Restorers will no doubt draw on many different sources of information, which may well include laser scans carried out by the late art historian Andrew Tallon to create a detailed 3D image of the cathedral. As this shows, 3D technologies are now advanced enough to contribute to the digital preservation of sites and objects and, as I explained in my previous post, they have many practical applications in cultural heritage, from online engagement to academic research and preservation and conservation aid. Tourist-focused businesses and start-ups can also use digitised cultural heritage materials to broaden their appeal to customers. However, they are not used as much as they should be. Institutions may be unaware of the possibilities, or lack resources to put a digitisation strategy in place or to store 3D content. Heritage professionals may not have been trained in the specialist skills required. More generally, there is a need for open, interoperable formats and metadata standards to ensure that digitised cultural material is easy to access, share and reuse across Europe and beyond.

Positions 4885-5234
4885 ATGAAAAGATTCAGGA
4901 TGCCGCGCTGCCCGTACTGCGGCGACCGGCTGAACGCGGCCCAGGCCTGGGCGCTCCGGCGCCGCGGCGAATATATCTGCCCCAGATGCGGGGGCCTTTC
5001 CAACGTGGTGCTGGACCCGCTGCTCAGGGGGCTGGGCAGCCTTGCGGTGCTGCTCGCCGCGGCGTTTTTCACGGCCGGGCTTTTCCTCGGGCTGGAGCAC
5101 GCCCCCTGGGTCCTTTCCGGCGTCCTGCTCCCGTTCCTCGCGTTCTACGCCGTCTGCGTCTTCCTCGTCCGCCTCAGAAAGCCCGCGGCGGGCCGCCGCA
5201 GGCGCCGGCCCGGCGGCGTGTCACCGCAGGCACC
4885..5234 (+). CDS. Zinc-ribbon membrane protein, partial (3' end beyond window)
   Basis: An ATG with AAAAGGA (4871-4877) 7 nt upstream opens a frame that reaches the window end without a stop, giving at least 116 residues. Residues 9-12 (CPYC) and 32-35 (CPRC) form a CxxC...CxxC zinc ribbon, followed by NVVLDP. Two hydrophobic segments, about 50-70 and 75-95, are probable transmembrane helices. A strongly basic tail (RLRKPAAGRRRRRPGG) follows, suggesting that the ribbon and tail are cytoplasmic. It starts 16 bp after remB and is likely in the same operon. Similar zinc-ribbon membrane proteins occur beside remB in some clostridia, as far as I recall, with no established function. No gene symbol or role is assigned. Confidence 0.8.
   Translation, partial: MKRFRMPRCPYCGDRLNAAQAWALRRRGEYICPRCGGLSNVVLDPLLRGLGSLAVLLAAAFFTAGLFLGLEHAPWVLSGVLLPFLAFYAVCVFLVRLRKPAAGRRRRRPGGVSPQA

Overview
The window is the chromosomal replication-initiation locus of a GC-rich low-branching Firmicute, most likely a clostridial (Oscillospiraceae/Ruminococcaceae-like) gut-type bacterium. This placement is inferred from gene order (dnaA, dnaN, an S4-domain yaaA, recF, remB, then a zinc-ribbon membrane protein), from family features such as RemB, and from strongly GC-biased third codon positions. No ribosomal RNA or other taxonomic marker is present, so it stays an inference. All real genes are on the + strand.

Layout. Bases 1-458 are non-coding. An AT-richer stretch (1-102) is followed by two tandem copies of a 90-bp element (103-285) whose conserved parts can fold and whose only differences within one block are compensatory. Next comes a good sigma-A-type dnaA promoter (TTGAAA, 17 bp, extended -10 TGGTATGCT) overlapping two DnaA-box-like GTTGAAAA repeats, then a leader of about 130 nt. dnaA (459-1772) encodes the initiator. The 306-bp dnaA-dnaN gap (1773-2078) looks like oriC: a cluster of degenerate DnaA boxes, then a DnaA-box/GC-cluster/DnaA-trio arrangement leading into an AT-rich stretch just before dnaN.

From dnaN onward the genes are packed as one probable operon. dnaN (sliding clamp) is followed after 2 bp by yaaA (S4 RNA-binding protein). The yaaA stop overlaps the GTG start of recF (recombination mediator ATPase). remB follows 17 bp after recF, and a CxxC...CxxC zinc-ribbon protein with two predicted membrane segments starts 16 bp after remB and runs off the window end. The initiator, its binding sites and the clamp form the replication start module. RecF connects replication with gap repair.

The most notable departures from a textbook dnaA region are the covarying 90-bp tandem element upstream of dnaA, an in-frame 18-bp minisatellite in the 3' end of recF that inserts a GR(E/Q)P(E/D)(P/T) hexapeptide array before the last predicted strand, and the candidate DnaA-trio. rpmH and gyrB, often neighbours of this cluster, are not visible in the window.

As the first step in a long-term strategy to promote the digitisation of cultural heritage, the European Commission is planning a call to launch a first competence centre for the preservation and conservation of monuments and sites, under Horizon 2020. The aim of the competence centre will be to assist cultural heritage institutions in adopting and making innovative use of digital technologies, and to help them to develop necessary skills. It will also support institutions by sharing best practices on technical, legal, and online publishing requirements, as well as increasing cooperation in the sector, with a special focus on 3D technologies and corresponding standards. We all have a role to play to support the preservation not only of Notre-Dame but of all the monuments and sites that constitute our wonderful European heritage.